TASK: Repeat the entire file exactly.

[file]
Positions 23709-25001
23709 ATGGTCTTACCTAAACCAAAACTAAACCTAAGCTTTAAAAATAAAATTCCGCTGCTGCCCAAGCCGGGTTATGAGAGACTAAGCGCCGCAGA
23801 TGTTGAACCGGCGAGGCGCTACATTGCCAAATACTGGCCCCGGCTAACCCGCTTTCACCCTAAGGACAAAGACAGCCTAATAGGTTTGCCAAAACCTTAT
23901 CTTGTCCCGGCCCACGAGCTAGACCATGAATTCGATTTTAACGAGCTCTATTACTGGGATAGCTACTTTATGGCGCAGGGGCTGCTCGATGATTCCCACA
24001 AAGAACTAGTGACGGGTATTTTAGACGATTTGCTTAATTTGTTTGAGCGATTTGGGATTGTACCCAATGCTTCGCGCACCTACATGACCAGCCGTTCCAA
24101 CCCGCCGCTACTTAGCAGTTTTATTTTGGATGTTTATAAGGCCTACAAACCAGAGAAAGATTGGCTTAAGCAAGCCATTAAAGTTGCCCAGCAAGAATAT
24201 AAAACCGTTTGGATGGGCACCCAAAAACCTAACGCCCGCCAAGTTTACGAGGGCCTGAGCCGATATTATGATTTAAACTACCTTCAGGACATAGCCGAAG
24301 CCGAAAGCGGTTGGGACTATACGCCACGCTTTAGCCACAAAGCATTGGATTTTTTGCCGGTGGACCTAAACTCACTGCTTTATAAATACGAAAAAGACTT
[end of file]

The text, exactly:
Positions 23709-25001
23709 ATGGTCTTACCTAAACCAAAACTAAACCTAAGCTTTAAAAATAAAATTCCGCTGCTGCCCAAGCCGGGTTATGAGAGACTAAGCGCCGCAGA
23801 TGTTGAACCGGCGAGGCGCTACATTGCCAAATACTGGCCCCGGCTAACCCGCTTTCACCCTAAGGACAAAGACAGCCTAATAGGTTTGCCAAAACCTTAT
23901 CTTGTCCCGGCCCACGAGCTAGACCATGAATTCGATTTTAACGAGCTCTATTACTGGGATAGCTACTTTATGGCGCAGGGGCTGCTCGATGATTCCCACA
24001 AAGAACTAGTGACGGGTATTTTAGACGATTTGCTTAATTTGTTTGAGCGATTTGGGATTGTACCCAATGCTTCGCGCACCTACATGACCAGCCGTTCCAA
24101 CCCGCCGCTACTTAGCAGTTTTATTTTGGATGTTTATAAGGCCTACAAACCAGAGAAAGATTGGCTTAAGCAAGCCATTAAAGTTGCCCAGCAAGAATAT
24201 AAAACCGTTTGGATGGGCACCCAAAAACCTAACGCCCGCCAAGTTTACGAGGGCCTGAGCCGATATTATGATTTAAACTACCTTCAGGACATAGCCGAAG
24301 CCGAAAGCGGTTGGGACTATACGCCACGCTTTAGCCACAAAGCATTGGATTTTTTGCCGGTGGACCTAAACTCACTGCTTTATAAATACGAAAAAGACTT